Big Mountain Ski Area
- Employment: Big Mountain Job Listings
- Population: Whitefish 6,300
- Area Information:
- Local Newspapers: Daily Interlake, Whitefish Pilot
- Annual Snowfall: 300″
- Ski Season: Thanksgiving-mid-April
- Average cost 1-bedroom Apartment: $675-$800
- Lift Ticket Prices
Not long ago, the rugged peaks of Big Mountain were virtually undiscovered by anyone except Montana locals. Now, many non-natives are not only visiting the area, but moving to the region for the air quality and simplicity of country living. Movie and sports stars live and vacation near Big Mountain to escape the press and city life. Only visitors will get excited about this kind of celebrity hype; locals don’t even raise an eyebrow. The friendly locals treat everyone (who deserves it) with genuine hospitality. Big Mountain is located in the far northwest corner of Montana, eight miles from the town of Whitefish. Don’t be surprised to see more wandering elk and bald eagles than humans in this part of the country.
Whitefish is not big on extravagance or glamour, and this is precisely the appeal. The fantastic skiing conditions offered at Big Mountain add to the area’s attractiveness.
Big Mountain definitely holds true to its name. With an amazing 3,000 skiable acres and 2,200 vertical feet, the mountain is most definitely BIG! Literally anywhere you want to ski is open to exploration (obviously caution is of the essence) and skiers are encouraged to venture beyond established runs for a true challenge. For these reasons, Big Mountain is mainly an intermediate and expert mountain lacking a lot of beginner terrain. Big Mountain has an “inland maritime” weather condition so it doesn’t get the sunshine associated with the Southern Rockies, but it does get tons of great snow.
The area around Big Mountain has cross-country skiing for all levels, and there are fifteen kilometers of groomed trails and unplowed areas for the more adventurous. Snowboarding is allowed on the mountain, and the area provides the perfect opportunity to layer on clothes and go snowmobiling, sleigh-riding, or dog-sledding.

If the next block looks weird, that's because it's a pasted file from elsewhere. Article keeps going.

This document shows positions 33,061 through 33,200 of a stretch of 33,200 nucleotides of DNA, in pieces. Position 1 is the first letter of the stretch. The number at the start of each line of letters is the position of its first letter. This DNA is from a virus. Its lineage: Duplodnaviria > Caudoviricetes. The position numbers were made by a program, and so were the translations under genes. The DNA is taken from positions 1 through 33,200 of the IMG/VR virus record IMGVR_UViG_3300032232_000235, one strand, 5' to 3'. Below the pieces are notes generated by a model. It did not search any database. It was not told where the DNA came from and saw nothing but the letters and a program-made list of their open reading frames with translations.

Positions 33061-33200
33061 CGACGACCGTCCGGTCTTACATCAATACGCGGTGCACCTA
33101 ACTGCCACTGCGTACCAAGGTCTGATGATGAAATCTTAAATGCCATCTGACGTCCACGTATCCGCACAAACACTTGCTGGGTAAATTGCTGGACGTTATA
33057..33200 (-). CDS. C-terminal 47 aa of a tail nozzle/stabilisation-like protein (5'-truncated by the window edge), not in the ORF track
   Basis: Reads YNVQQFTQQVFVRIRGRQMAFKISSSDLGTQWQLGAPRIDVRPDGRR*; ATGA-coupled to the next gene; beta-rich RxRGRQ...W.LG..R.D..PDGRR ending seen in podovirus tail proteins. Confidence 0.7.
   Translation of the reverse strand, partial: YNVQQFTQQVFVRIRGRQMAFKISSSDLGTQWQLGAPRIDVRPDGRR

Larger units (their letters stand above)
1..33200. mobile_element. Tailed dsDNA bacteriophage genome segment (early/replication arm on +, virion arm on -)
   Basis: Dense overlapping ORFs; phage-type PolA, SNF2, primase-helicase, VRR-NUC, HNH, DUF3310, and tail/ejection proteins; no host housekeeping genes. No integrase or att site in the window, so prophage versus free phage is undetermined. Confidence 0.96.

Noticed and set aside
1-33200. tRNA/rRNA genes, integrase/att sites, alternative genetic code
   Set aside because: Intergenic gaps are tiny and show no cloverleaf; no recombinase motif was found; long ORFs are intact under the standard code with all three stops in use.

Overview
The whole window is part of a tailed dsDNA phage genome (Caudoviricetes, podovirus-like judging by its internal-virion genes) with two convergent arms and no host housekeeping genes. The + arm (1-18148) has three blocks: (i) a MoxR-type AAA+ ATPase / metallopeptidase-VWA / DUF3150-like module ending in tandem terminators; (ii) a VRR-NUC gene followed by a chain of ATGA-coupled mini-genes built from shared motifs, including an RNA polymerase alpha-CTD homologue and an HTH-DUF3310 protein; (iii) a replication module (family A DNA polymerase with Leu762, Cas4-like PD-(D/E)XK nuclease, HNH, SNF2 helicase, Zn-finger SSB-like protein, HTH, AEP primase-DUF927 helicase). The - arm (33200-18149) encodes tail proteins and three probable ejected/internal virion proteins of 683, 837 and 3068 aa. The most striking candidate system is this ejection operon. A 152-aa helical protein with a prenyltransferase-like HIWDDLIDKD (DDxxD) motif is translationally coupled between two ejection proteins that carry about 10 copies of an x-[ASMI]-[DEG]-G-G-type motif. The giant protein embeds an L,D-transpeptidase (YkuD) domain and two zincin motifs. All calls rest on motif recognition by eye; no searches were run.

Montana has only three real months of summer, but those ninety days are something to behold: blue skies, dry air, and warm to hot temperatures. The spectacular mountain ranges and alpine meadows make for challenging hiking, biking, or horseback adventures and excellent wildflower identification opportunities. The mountains also contain clear, cold lakes and streams that are great places to cool down or learn to fly fish.
Big Mountain and Whitefish do not boast a roaring nightlife; indeed, the most popular annual event is the internationally famous mouse race (yes, mouse race) at the Palace Bar. However, there are assorted restaurants and bars for basic beer and pizza après-ski activity and good company. At the base of the mountain you will find a cluster of five hotels and condos with a few eating establishments and watering holes. There are no “lite” or “diet” dishes at Big Mountain, likewise with fancy flambées or patés. Dinners usually consist of good old-fashioned American meals: American-Italian, American-Chinese, or Tex Mex. Dos Amigos, Rocco’s, and The Coyote Roadhouse have decent menus and filling portions. There are more opportunities in town along Central Avenue, and this also makes for easy bar-hopping. Musical choices are rock or country. For boot-stomping, rowdy cowboys, and cheap beer, go to the Blue Moon Nite Club in nearby Columbia Falls. The town of Whitefish offers great eats and beer at the famed Black Star Brewery.
Most travelers to Big Mountain fly into Glacier Park International Airport in Kalispell, MT. Service includes flights from Minneapolis, Salt Lake City, and many Northwest cities. Another option is to travel by Amtrak’s trains from Seattle and Portland to the west and Chicago and Minneapolis to the east.
Big Mountain provides an employee shuttle service from Whitefish, and the Whitefish Area Rapid Transit (WART) system also links greater Whitefish and the Big Mountain area. Buses run just four times a day, which can be limiting for those dependent on the system. Carpools are also popular.
Big Mountain does not have employee housing, so it is best to stay in Whitefish, Kalispell, or Columbia Falls in which there are more housing options. The area is experiencing a housing shortage, so don’t exclude campgrounds, RV parks, or renting part of a house as possible options. Otherwise, expect to pay handsomely for an apartment. The local papers or a realtor will most likely be able to answer any questions you have about rates and availability in the area.
The best time to apply for winter employment is mid-September. Interviews are normally scheduled for October. The summer employment process begins mid-March, with interviews in May. The resort accepts applications throughout the season, and hires as need dictates. The area has a job service, (406) 758-6200, that can answer any questions about current job opportunities at Big Mountain.